March 14, 2017

The construction of our real-life wiper blade product is coming closer than we ever expected! Our wooden modeled prototypes on the SCBA Scott AV-3000 face mask was a success into giving us insight of where we are right now and what steps need to be taken to build a better prototype. The wooden modeled prototypes consisted of a shaped gear(s) and shaft, with a specific size and shape to fit inside the mask itself. We did our best to cut the modeled components using something called a Rotary Tool. Our intentions on doing this was to get, primarily, a size view of everything in the mask, including the DC Motor, the gears and shafts. The shafts' volumetric sizes to fit inside the mask were 0.5 in. in length, 0.750 in. width, and 2 in. in height. The gears, given an unspecified amount of teeth, weren't cut out like gears, but just circles because of the poor material choice of Balsa Wood, which is really frail and won't give you accurate design. The DC motor was about an inch in circumferential size and didn't really take that much space in the mask. Again, nothing really moved in this model, we just wanted to place everything to get a size view to detail what specific shape and size will be needed for the firefighter to see and for the product to reach it's maximum efficiency.

Post- MGTR, our technical lead, Isaias Ramirez, Administrative Orion Jefferson, and one of our Educator Supervisor's, Ms. Wong, were discussing the next steps to be taken for the actual product to be built, in late February. We decided that if we needed accurate components to fit inside the mask, that'll have to be durable and strong, but yet lightweight and heat-resistant, we will need to 3D-print the all that we need. Our school's engineering and design instructor, Mr. Marcus has a 3D printer that he would be willing to make our components. All that we need to do is to get on CAD, fabricate the gears and shafts in there, show the dimensions and he would print it out. The type of CAD that we're using is Fusion 360 and that's what the W/B team has been using for the past 3 weeks now. After spring break, we expect to have all the components 3D printed and displaced seperately from eachother so that we inspect for accurate results. In the coming weeks, we want our design to be based on a four-bar linkage system, with a few added components in the mechanism for linear motion of the the wiper blade itself! The problem with that is that our due to our linkage mechanism, the W/B will only move to one side and not move to the other side unless we create a totally different mechanism, add more linkage components, or we reverse the polarity of the DC motor, which is something we'll need to look up on YouTube or have a electronics expert to teach us about. The mechanics and electronics aspects about this product is a little complex, seemingly with a limited amount of space in the face mask, but we will continue to reseach, continue to experiment, and with every trial-and-error we experience, we are one step closer to this product being built.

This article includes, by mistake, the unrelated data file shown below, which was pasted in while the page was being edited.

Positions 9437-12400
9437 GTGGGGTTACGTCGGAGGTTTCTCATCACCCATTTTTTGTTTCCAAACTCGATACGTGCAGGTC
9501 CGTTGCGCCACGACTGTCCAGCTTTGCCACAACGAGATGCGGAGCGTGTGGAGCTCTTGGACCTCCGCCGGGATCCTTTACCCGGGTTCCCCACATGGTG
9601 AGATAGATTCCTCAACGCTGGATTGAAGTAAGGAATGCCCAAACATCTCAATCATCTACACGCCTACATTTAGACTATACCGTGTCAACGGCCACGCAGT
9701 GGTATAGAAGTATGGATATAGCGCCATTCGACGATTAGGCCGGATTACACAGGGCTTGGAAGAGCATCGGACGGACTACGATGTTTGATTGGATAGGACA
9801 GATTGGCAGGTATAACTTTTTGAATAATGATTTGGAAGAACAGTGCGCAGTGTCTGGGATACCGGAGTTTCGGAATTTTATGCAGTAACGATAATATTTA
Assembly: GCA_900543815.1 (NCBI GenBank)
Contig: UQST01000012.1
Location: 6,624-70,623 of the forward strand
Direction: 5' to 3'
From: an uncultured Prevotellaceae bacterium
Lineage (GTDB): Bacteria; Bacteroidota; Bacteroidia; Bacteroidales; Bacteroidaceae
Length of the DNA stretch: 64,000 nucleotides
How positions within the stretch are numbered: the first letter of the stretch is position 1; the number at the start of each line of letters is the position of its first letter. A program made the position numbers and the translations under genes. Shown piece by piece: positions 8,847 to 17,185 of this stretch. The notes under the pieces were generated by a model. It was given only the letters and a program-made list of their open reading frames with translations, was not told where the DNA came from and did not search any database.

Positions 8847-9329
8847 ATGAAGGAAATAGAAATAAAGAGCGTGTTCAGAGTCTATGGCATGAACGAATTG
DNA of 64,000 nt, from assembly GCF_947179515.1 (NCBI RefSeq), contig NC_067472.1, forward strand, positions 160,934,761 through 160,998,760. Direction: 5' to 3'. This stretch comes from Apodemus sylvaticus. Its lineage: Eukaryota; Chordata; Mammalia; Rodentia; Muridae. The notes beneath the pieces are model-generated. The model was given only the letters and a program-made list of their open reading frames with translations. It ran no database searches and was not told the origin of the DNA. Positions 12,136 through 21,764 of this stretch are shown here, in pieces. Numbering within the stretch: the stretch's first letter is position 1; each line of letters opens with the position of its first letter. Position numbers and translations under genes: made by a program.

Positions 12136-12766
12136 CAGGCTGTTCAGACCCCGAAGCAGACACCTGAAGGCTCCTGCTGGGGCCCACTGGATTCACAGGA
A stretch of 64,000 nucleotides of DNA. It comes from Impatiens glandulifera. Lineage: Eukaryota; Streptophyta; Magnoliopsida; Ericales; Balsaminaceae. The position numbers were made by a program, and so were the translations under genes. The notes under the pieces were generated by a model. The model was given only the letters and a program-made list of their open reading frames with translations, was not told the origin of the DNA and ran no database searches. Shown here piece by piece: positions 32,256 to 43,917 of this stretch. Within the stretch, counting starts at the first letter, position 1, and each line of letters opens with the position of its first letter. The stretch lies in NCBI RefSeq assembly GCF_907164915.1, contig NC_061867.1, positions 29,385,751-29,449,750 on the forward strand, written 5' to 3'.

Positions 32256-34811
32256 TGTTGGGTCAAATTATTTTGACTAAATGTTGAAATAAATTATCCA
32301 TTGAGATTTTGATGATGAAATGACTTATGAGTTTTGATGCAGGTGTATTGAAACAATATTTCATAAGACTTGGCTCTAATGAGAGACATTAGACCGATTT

Included in this summary is a video we recorded of our W/B mechanism in early February to give you a visual of how the model works . . .